This morning, I attended the Internet Security Alliance's presentation of a recognition award to former Obama Administration acting cyber security chief Melissa Hathaway. During the event, she gave a speech mostly consisting of her view of the state of cyber security, and where it should go from here. Given the recent Google-China incident, I found the speech to be quite timely. One interesting theme she spoke of was the idea of a private-public partnership in tackling cyber security.
I find the general idea of private-public partnership for cyber security particularly fitting. Not all security needs affect government and corporate interests, but hackers pose a threat to both. Since each party should be motivated to secure their computer networks, each has reason to work for better security measures. Hathaway gave several examples of how she envisioned this partnership working.
Cyber Security Challenges
One was through cyber security "challenges" where students compete in contests and learn about cyber security. She said that such initiatives have been very successful. They are sponsored by the government and private companies for students at the high school and university levels. She thought it was a great way to identify new talent and offer internships to students with a high aptitude for the work.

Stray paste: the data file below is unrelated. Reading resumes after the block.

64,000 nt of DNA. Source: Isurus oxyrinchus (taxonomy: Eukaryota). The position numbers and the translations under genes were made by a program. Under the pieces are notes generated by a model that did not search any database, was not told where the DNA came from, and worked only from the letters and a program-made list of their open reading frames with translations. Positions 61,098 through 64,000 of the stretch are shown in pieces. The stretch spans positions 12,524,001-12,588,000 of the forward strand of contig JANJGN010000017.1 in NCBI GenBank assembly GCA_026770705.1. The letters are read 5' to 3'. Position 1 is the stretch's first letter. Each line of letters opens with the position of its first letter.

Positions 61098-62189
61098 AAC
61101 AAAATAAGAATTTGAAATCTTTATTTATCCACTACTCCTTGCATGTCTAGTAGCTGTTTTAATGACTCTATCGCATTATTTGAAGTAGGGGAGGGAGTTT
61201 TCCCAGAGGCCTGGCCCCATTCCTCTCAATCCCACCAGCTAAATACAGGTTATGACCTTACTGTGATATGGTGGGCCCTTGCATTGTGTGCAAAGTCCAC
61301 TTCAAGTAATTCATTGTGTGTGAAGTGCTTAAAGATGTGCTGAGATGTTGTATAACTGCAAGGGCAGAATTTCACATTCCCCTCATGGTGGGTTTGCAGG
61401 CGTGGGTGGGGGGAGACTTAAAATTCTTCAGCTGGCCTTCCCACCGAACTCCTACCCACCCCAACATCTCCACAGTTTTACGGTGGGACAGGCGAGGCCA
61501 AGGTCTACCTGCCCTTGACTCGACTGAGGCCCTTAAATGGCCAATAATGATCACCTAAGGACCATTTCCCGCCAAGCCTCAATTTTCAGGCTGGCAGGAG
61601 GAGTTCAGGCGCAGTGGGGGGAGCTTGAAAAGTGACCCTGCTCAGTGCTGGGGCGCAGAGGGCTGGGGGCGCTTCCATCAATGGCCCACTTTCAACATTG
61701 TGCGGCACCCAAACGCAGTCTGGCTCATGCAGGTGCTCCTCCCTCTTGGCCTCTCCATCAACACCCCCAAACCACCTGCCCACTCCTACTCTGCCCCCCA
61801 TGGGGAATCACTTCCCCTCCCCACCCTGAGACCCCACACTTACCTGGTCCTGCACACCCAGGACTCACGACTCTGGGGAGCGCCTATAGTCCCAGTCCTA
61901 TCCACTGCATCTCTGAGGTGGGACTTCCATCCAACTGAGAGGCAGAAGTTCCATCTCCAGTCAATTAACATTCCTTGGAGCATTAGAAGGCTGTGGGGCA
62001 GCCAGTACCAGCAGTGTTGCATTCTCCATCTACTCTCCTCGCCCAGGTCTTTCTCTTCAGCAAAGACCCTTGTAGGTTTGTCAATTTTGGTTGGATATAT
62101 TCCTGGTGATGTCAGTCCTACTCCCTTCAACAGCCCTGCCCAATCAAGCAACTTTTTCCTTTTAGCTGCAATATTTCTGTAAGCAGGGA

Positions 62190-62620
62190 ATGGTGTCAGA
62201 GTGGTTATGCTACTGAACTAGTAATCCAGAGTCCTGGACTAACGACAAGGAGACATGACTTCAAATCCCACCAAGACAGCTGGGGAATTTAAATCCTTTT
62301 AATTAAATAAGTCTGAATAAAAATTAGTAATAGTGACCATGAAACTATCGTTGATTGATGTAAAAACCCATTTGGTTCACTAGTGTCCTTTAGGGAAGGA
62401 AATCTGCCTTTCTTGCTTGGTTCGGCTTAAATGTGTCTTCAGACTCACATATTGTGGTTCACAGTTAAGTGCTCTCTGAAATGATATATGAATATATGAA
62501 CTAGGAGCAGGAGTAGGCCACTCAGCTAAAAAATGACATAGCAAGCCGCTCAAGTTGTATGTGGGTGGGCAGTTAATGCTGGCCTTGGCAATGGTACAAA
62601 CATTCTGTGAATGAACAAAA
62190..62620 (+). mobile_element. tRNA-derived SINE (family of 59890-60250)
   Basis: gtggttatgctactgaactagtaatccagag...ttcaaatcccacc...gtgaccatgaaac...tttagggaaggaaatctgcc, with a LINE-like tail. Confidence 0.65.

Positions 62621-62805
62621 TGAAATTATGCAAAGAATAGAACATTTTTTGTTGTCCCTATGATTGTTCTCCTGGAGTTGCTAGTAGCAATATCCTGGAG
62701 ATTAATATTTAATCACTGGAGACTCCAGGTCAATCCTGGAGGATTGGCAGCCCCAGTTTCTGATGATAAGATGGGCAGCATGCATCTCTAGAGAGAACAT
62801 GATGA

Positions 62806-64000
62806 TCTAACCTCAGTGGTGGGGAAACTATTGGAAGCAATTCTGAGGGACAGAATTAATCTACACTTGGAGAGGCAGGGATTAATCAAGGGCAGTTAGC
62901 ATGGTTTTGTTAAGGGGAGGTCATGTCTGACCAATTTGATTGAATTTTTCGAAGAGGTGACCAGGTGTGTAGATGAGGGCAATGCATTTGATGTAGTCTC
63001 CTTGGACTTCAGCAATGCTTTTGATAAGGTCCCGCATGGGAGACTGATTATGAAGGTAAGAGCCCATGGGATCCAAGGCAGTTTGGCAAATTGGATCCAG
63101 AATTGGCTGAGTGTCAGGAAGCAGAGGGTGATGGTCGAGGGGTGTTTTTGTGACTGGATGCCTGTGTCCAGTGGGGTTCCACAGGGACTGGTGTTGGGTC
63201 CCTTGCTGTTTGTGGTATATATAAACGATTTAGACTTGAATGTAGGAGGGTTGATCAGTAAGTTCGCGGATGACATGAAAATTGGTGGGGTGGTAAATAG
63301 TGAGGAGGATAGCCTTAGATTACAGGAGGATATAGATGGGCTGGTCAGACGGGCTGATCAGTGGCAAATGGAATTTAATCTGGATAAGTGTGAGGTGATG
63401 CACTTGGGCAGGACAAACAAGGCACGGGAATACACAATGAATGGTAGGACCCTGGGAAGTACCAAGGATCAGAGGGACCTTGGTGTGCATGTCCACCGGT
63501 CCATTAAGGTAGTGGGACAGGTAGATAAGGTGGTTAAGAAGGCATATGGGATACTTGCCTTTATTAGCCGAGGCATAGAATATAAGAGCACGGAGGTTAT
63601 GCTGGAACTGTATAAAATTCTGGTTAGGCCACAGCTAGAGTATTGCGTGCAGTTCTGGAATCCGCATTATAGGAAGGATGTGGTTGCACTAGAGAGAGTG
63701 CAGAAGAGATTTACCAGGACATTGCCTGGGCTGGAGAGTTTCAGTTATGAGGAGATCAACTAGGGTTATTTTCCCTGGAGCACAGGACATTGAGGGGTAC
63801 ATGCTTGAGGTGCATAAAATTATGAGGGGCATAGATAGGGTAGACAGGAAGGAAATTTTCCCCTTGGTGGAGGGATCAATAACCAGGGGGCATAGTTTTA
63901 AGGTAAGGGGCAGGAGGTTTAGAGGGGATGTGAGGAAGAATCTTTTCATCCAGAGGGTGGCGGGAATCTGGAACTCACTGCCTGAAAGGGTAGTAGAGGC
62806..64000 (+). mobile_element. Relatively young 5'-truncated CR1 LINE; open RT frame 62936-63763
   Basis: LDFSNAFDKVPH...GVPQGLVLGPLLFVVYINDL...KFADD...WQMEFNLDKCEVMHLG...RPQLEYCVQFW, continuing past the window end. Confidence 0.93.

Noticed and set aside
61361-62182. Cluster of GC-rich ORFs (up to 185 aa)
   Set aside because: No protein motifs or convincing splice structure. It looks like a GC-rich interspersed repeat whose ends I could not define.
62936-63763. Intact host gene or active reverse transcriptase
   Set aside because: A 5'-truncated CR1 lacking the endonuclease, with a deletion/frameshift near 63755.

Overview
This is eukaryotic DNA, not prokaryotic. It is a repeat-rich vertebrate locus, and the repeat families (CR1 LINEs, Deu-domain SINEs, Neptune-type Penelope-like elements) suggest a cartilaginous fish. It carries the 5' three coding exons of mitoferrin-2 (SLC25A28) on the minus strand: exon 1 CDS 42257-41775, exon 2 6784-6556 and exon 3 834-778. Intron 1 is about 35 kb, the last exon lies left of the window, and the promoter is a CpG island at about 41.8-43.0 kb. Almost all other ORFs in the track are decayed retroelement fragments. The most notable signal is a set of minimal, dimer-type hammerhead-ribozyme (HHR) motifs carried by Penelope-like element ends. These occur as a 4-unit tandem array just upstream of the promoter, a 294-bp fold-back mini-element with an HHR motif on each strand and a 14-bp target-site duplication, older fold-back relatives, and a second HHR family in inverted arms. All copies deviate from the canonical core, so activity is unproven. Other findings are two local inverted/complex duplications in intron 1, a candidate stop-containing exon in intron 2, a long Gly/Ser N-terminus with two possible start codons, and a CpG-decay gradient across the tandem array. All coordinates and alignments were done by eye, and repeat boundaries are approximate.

I think this sounds like a great idea, but that it could be taken a step further. There should be larger-scale competitions held for graduate student and professional computer scientists with significant cash prizes, the reward money for which can be made up of contributions from the government and private firms that would benefit. I have written in the past about how effective such contests can be in soliciting creative solutions to difficult problems. Innovation in cyber security can bear a high price for any one firm or the government to absorb, but such contests can spread out the cost among many parties and still accomplish the desired end.
During the Q&A, Hathaway was asked about the recent news that Google would be working with the NSA. How did she envision such partnerships being useful for both parties? She responded:
I think we need to increase the information sharing of what's happening from the private sector to the government, and what the government or the public sector knows what's happening and increase that information sharing to the private sector. And together we can start to build all of our collective capabilities and understanding of what's happening in our networks.
I think that's right. Both private firms and the government will benefit by having more information about how networks are being infiltrated and affected by cyber security threats. The more information experts have, the better they can combat criminal hacker activity.
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